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January 19, 2006

Pain in the Glass

A random call from a reporter piqued my interest -- does recycling glass really save energy?  That is, after you take into consideration all of the energy spent to collect glass from people's homes, truck the collected glass to a distribution center, route it to a glass manufacturer, and then melt it down for reuse, does glass recycling really save anything, compared with using virgin materials?

I was actually fearing the worst here.  Obviously, given all of the energy costs of recycling glass, it's conceivable that it isn't a very good deal for the environment.  Plus the reporter was asking specifically because he'd heard some mention that the benefits of glass recycling were overblown.

As it turns out, though, I shouldn't have worried.  From just about every serious analysis I dug up, it seems that glass recycling really does save energy, compared with using virgin material.  Some handy citations: here, here, here, and this extensive lit. review (pdf).

But as with most things, there is a bit of a twist.

As several of the studies point out, glass recycling saves energy -- but much less energy per ton of glass than, say, recycling newspaper, steel, and aluminum. (See, e.g., page 31 of the lit. review.)  And because the theoretical energy savings of glass recycling appear to be relatively slim, it could mean that actual savings could depend on lots of devilish details -- how far the glass is shipped, how dispersed are the neighborhoods from which glass is collected, whether people make special car trips to recycling centers, etc. 

One of those devilish details -- covered here, about 3/4 of the way down the page -- is the type of furnace used to melt the recycled glass.  From the article...

[C]leaner-operating electric furnaces...use less energy and thus create less emissions than natural gas-powered furnaces, [but]  cannot use as much recycled glass, so they are not as efficient.

That is, by using an efficient, low-emissions furnace, you can actually decrease the overall energy efficiency of your glass recycling operation.  Darn.

And then there's this:  even though using recycled glass does appear to have a lower environmental cost than using virgin materials, the environmental cost is not zero.  Obviously--from an energy standpoint at least--it's better to drink water from the tap than water shipped in glass bottles, even if the bottles are made from recycled glass. 

But more to the point, it may be that buying a drink in a lightweight plastic bottle uses less energy than buying a beverage in container made from recycled glass -- even if the glass bottle is re-recycled, and the plastic bottle just gets thrown away after a single use.  This study from Israel (pdf) suggests as much -- though it points out that this is only true for certain types of plastics.  And in the same vein, this analysis from the Institute for Lifecycle Environmental Analysis suggests that paperboard cartons have a lower environmental cost than bottles made from recycled glass.

Of course, I'm no expert here.  All the information I have on the subject comes from a bit of googling -- and much of it seems to be at least a decade old.  But it looks like glass recycling really is worthwhile...and, simultaneously, that the gradual trend among beverage bottlers to replace glass with plastic is in all likelihood a good thing.

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Comments

Is "the gradual trend among beverage bottlers to replace glass with plastic is in all likelihood a good thing"? I would say it is not.

If we are to seriously discuss the hidden costs we must go further in the process than the energy and economic issues alone. We must ask, are there recycling services available in the community at question at all? What is the usage of these services if they exist? What are the alternative fates of these products if they are not recycled? Do these materials have other assets and liabilities?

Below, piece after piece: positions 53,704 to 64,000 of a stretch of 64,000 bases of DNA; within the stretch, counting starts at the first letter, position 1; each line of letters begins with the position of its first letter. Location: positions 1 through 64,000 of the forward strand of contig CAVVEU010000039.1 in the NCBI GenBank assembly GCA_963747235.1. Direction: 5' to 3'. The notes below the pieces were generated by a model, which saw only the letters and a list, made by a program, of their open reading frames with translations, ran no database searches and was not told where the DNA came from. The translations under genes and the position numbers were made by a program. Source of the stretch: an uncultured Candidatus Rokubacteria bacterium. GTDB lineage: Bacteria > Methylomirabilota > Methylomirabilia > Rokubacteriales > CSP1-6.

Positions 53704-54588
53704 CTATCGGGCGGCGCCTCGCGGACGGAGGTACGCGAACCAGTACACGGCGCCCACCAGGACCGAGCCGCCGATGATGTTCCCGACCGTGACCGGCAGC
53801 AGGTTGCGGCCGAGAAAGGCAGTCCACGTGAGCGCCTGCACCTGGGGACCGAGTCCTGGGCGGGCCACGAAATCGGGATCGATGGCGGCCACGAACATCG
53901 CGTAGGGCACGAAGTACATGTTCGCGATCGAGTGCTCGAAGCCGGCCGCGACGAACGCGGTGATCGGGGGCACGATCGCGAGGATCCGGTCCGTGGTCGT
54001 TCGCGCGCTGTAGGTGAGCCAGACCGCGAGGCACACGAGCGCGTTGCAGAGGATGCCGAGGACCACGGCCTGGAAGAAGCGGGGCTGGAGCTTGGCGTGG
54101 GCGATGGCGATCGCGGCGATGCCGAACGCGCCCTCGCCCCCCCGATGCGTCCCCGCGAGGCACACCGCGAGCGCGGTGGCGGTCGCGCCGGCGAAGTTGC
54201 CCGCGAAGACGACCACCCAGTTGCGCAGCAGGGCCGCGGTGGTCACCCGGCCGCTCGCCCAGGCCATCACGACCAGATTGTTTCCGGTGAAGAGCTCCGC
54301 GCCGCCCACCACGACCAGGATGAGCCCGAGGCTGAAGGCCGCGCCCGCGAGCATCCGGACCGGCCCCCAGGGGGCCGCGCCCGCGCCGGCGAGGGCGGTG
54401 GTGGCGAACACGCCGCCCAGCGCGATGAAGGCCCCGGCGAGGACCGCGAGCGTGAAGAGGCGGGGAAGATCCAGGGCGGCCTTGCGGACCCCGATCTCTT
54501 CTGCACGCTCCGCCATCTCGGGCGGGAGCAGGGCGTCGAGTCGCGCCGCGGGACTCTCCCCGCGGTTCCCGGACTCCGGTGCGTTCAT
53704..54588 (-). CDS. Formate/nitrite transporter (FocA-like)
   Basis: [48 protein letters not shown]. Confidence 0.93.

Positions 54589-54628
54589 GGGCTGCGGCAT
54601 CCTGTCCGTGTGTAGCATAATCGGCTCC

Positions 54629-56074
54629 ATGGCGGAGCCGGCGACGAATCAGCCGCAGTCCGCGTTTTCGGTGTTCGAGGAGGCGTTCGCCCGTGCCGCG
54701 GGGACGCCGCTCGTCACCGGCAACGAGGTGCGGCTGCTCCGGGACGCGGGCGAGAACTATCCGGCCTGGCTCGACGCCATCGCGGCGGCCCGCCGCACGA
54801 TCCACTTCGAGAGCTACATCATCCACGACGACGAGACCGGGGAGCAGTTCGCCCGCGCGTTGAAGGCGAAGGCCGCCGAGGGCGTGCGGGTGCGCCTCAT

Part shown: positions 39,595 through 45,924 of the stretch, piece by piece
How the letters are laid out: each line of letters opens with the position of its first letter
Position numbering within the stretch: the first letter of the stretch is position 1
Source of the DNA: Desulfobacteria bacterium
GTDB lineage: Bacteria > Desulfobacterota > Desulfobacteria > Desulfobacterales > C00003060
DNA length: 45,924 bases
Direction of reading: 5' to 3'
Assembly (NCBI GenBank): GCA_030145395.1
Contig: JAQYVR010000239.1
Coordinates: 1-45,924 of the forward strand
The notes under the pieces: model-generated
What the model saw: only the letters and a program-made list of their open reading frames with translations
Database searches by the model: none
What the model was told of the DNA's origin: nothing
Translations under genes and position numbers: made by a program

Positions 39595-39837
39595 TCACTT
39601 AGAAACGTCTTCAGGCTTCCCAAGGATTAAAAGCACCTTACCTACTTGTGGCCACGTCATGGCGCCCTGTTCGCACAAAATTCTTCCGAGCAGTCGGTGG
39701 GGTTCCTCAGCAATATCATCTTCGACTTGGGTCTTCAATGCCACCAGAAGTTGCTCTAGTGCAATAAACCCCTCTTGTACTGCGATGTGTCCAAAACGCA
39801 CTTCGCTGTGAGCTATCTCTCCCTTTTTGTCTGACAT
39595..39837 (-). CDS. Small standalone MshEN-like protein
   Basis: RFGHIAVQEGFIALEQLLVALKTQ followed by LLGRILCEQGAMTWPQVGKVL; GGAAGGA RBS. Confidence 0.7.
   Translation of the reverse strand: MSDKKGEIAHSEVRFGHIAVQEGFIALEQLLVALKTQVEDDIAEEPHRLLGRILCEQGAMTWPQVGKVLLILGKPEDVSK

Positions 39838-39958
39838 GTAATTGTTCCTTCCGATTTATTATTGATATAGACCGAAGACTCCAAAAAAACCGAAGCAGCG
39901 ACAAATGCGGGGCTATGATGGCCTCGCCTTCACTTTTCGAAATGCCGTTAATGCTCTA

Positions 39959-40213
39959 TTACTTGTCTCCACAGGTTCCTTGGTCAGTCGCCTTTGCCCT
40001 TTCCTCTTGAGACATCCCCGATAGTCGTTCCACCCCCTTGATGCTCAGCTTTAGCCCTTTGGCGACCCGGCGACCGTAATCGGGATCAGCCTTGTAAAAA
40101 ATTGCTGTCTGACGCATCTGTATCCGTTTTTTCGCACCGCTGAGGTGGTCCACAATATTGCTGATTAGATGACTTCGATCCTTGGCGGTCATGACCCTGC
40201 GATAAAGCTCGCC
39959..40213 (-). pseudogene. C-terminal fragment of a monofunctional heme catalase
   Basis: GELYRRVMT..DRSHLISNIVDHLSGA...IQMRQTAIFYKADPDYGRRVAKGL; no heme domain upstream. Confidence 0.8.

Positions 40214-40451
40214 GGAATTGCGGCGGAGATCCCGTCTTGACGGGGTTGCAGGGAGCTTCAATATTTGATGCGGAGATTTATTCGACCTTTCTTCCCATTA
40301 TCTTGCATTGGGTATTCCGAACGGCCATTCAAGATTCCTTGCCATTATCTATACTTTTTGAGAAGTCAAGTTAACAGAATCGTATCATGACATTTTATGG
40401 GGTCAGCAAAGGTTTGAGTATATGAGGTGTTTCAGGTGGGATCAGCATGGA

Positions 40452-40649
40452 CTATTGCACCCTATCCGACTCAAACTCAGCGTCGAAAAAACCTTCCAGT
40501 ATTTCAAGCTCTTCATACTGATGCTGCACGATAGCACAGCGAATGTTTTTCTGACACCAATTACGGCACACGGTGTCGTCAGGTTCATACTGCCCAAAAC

Many areas of the US and especially the developing world have no recycling services. They are expensive to run. Very few municipalities make recycling compliance a necessity by checking trash for mixed materials and levying fines. Costs of reusing bottles are admittedly higher, but the costs of disposing of plastic wastes are externalized to the public from the private sector and add up considerably, especially in the developing world or in rural US where burning of plastics and wastes in general is high. This has become the major source of persistent bioaccumulative toxins (PBTs) like dioxin which travel through the atmosphere to be deposited anywhere and into our food, our bodies, our breast milk, our children. Regulations worked and phased out corporate and hospital emissions so now it is unregulated consumers that have emerged as the biggest polluters and without surveillance who knows how much PBTs are being discharged. Glass won't do that.

Furthermore, hormone-disrupting chemicals are leached off of plastics into the foods they contain throughout their thousand-year lifetime, but at higher doses when they are newest - when we use them. Many of these effects are cummumative and synergistic with other chemicals in our bodies having effects we have only begun to understand in the medical literature. Glass won't do that.

I remember living in Mexico in the mid eighties. Glass bottle reusing was a thriving cottage industry for the poor, the homeless, the hungry to make enough money to eat. This incentive ensured that all sectors of society cared not to break bottles unnecessarily and that their fates were more likely to be reused. Now there is a blight on the countryside with lighter than water plastics being carried far and wide by truck, by the wind and waters, to pollute the land. With no incentive, or, indeed, no programs for recycling, the trash piles up and/or is burned. Corporations found another way to externalize costs and return greater profits to their shareholders, so this is declared a victory.

My solutions? Go to your local thrift store with $20. Purchase a large canvas bag with a strong, comfortable shoulder strap. Fill it with glass mason jars for storage of your foods at home. Purchase these foods in the bulk foods are of your local co-op or the like. Purchase a stainless steel thermos for your daily use and reuse it. You can even recycle your wash water into your garden and back into food. The extra weight and effort will help lean you down and reduce your body burden of PBTs. Share with others this lifestyle. “Live simply that others may simply live”, said Gandhi. He also said, “Be the change you want to see in the world.” I don't see politicians or captains of industry doing this. No money in it. You've gone off the grid.